People often hold reverence for survivors. How they choose to commemorate them can be, well, downright strange. That's the case with this chair carved from a fallen tree.
For many years a large cottonwood tree graced the south lawn of the Kansas State Capitol in Topeka. One legend states that it grew from a stake planted in the ground by a laborer during the building's construction. A more plausible story is that the state adjutant general found the sapling growing among stones being used in the construction and took steps to protect it (more on the cottonwood legend).
The old tree was revered for many years. U.S. presidents are said to have spoken from beneath its wide branches. There was concern for its survival when wind damaged the tree, but time could not be beaten. Age, illness and wind finally felled the cottonwood in 1984. Cuttings were taken from it and today a descendant of the original tree sits at the location of its ancestor.
That would seem to be the end of the story, however, people wanted to commemorate the old cottonwood. In the past when a beloved tree fell, its wood was made into something, such as a piece of furniture or a gavel. To memorialize the statehouse cottonwood, a chair was fashioned from a large hunk of the tree. This was done as one might expect, with a chainsaw. But the wood was not turned into planks with the saw, rather, the chair itself it was carved by a chainsaw.
In mid-October 1984 a sculptor was passing through Kansas City when he heard about the statehouse cottonwood. "Wild Mountain Man" Ray Murphy of Rapid City, South Dakota, had first used a chainsaw to sculpt wood at the age of 10. In 1979 he carved his name on a No. 2 pencil using a chainsaw, which won him recognition by Ripley's Believe It or Not.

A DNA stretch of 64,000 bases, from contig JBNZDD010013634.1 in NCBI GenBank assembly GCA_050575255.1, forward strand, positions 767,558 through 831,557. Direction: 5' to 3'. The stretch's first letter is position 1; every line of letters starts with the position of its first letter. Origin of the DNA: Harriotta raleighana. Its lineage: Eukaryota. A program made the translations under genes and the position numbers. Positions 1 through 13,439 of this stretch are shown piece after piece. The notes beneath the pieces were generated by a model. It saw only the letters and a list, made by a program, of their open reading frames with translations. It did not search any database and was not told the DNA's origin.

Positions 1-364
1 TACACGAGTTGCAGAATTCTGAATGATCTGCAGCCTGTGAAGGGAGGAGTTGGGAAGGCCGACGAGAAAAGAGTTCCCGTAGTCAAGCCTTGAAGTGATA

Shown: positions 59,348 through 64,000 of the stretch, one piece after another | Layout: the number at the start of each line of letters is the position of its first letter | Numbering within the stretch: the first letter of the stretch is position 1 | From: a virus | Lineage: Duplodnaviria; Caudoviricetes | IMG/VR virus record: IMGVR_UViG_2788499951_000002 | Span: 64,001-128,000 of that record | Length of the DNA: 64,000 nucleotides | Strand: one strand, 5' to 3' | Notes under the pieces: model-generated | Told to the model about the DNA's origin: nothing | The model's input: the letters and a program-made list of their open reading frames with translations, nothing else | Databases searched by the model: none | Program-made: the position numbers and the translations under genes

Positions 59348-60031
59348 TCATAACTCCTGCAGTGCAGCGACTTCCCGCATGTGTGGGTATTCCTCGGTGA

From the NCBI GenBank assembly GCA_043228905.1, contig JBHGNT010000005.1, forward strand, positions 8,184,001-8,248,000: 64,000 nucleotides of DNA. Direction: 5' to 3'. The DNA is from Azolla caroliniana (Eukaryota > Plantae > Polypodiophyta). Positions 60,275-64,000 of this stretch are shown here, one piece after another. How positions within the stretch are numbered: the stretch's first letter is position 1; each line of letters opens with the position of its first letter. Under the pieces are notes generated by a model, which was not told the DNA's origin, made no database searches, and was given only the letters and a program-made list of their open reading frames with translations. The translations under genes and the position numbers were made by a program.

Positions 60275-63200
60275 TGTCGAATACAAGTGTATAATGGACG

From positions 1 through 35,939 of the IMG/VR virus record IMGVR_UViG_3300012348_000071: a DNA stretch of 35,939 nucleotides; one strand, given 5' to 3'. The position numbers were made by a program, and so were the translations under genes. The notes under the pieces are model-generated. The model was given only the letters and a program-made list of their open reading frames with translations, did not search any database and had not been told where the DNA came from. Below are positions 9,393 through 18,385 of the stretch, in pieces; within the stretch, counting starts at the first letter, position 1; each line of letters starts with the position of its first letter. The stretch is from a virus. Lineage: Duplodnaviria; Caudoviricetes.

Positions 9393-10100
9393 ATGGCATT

After hearing about the cottonwood on the Capitol grounds, Murphy came to Topeka and received two chunks of its trunk. One was made into a sculpture depicting two state symbols--the meadowlark and the sunflower--and presented to the Topeka mayor.
The other chunk was made into a chair and presented to the Kansas Secretary of State. On the inside of the chair is the name "Kansas" with a sunflower, while the seat is carved with a meadowlark. The back shows the seal of the City of Topeka (although reports suggest Murphy was supposed to carve the State Seal). Below is the phrase "Land of Ahs," the state's tourism slogan at the time.
In 1989 the chair was transferred from the Secretary of State's office to the collections of the Kansas Museum of History.
Entry: Chainsaw Chair
Author: Kansas Historical Society
Author information: The Kansas Historical Society is a state agency charged with actively safeguarding and sharing the state's history.
Date Created: January 2007
Date Modified: December 2014
The author of this article is solely responsible for its content.